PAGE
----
Posts Tagged ‘photographer Milnerton’

On paper it sounded straightforward. Photograph the various fruits that you taste in the three Quay 5 wines made by Distell. Shoot the fruits on a series of water splashes to make them look fresh, glistening and delicious. Job accepted.

But then reality struck. Some of these fruits were not available, out of season in the Cape Town winter. No amount of digging, hunting down of importers or experimenting with frozen foods helped. I was going to have to make a plan.

But first, I thought, let’s do the easy stuff. Like the splashes. I sourced a fish tank to catch the spills. One Nikon Speedlight for high speed sync behind a white translucent sheet, tons of plastic sheeting on the studio floor. Then enlist the help of my wife Nicky to throw the water at a piece of glass suspended by clamp to help create multiple droplets. That should do it. But just in case, let me add some red food colouring to the water, make the splashes more visible.

Big mistake.


First, the splashes looked like blood. Or like a crime scene after a particularly nasty axe murder. Secondly, my wife  got exceptionally grumpy. The red stuff was all over her clothes. And the studio floor, the innocently-bystanding softboxes and other studio equipment. But hell, I was committed, so I pushed on. Cleaning up was a problem for much later.

Two hours of splashing later, we had sufficient shots to build the background. Two hours after that, the studio was more or less back to normal. Less like a horror movie scene.

And then the hunt began for the fruits.¬† I spoke to importers, I sorted through fresh fruit vendors’ bins, I selected perfect “hero” fruits, bought several “stunt doubles” to be sacrificed under the knife, and got to work.

Again, not as easy as it looked. A simple softbox three quarter back of the subject did the trick in most cases, with white card filling in some of the shadow in front but leaving just enough to allow some gradation back to front on the items. The items were placed on white plastic. But that lowered the contrast and caused the items to generally look flat. So to make the fruit really pop, I needed to boost the colour. A simple trick is to surround fruit with matt black fabric, allowing just enough white visible for deep etching.

Once the in-season fruits had been shot, I searched far and wide for the summer berries, and even shot some frozen ones, but this was a disaster. I finally conceded defeat and bought some cherry and berry images from a Russian iStockphoto colleague of mine, Anna Kucherova. Then the editing begun.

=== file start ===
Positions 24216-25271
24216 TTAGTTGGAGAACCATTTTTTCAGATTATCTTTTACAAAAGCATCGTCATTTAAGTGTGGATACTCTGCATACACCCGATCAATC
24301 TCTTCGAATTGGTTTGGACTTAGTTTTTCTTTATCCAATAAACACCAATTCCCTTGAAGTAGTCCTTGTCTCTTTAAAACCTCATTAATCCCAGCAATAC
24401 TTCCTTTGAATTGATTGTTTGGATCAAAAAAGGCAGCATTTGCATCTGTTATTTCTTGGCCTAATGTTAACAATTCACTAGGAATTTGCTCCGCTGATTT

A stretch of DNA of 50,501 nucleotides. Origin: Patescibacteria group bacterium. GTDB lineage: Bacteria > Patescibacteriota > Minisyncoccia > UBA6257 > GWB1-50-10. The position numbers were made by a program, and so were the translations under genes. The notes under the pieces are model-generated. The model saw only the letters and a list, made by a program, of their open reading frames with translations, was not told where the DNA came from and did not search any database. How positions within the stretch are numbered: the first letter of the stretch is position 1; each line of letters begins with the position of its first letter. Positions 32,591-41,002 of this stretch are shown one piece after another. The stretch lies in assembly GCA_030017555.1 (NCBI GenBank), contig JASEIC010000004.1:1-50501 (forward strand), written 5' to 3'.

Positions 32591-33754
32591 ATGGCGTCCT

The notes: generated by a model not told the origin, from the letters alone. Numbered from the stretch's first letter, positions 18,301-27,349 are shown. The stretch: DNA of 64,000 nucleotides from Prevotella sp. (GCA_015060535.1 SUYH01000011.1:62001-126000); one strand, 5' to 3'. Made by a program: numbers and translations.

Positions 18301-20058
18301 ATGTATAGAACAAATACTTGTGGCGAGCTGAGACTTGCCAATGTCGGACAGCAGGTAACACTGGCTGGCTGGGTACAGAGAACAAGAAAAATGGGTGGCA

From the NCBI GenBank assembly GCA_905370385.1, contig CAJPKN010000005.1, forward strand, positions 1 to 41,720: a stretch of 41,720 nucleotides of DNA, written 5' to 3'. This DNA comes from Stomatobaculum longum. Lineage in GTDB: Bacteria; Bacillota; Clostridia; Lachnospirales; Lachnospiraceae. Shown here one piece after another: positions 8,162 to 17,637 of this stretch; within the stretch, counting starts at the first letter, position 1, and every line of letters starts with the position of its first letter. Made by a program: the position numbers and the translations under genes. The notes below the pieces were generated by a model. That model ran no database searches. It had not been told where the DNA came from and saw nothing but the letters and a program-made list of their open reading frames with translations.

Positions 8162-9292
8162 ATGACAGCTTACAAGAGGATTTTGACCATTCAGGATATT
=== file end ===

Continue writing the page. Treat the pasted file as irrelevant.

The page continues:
In Photoshop, I first put down the splashes, and built up a rough “5” on which to overlay the fruit. Then, one by one, I inserted the items, scaling each to be in proportion to the whole. Each item had to be either deep-etched or masked off and the background painted out. This literally took weeks. But I had to be sure every detail was perfect, as the images were intended for point-of-sale displays at huge size. Any error would be glaring.

The result was exceptionally pleasing. The colours seem to go together well, the composition works and most of all, it looked fresh, as per the client brief. This image depicts the red wine flavours, and below are the entire range.

splash_berry_fruitsFBWM Q5FruitySplashCompFBWM

To show the various layers in Photoshop, I put this little video together:

This behind the scenes post is courtesy of Wordsource Productions.

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Smoke and mirrors – sometimes literally. In the modern era of Photoshop, a lot of the old-school photo techniques have been replaced by plain digital art. Or what masquerades for art, sometimes.

Nowhere is this more prevalent than in the world of high-reflectives. In this case, a number of very heavy chrome taps that arrived at the studio. Make ’em look good. OK. But how do you get them to stand up while we do it?

This shoot called for some nifty tricks. Usually I would suspend the items with very thin fishing line, and remove any signs of this later. But these babies were heavy, lopsided and decidely unfriendly to work with. They kept falling over, no amount of sticking down with Prestik. It called for drastic measures – Photoshop.

… and after

This mixer, for instance, had a mind of its own. So out came various props, boxes and more Prestik, and it became a bit of a balancing act. As soon as it looked like my contraption was going to stay upright, I fired the trigger – and seconds later it would all come crashing down. Deep breath, go make coffee, stay calm …

Before …

And so it went, all day. No wonder no photographer wants to shoot these!

Still, chrome is the most beautiful surface to shoot. Love it. I used big polystyrene boards to light the faces of the mixers, and in Photoshop removed all props and signs of my cheating.

It makes one wonder – how did they do it in the old days, when they produced brilliant pictures and had to do so with film, Polaroids and no Photoshop? A lost art?

… and after

Before …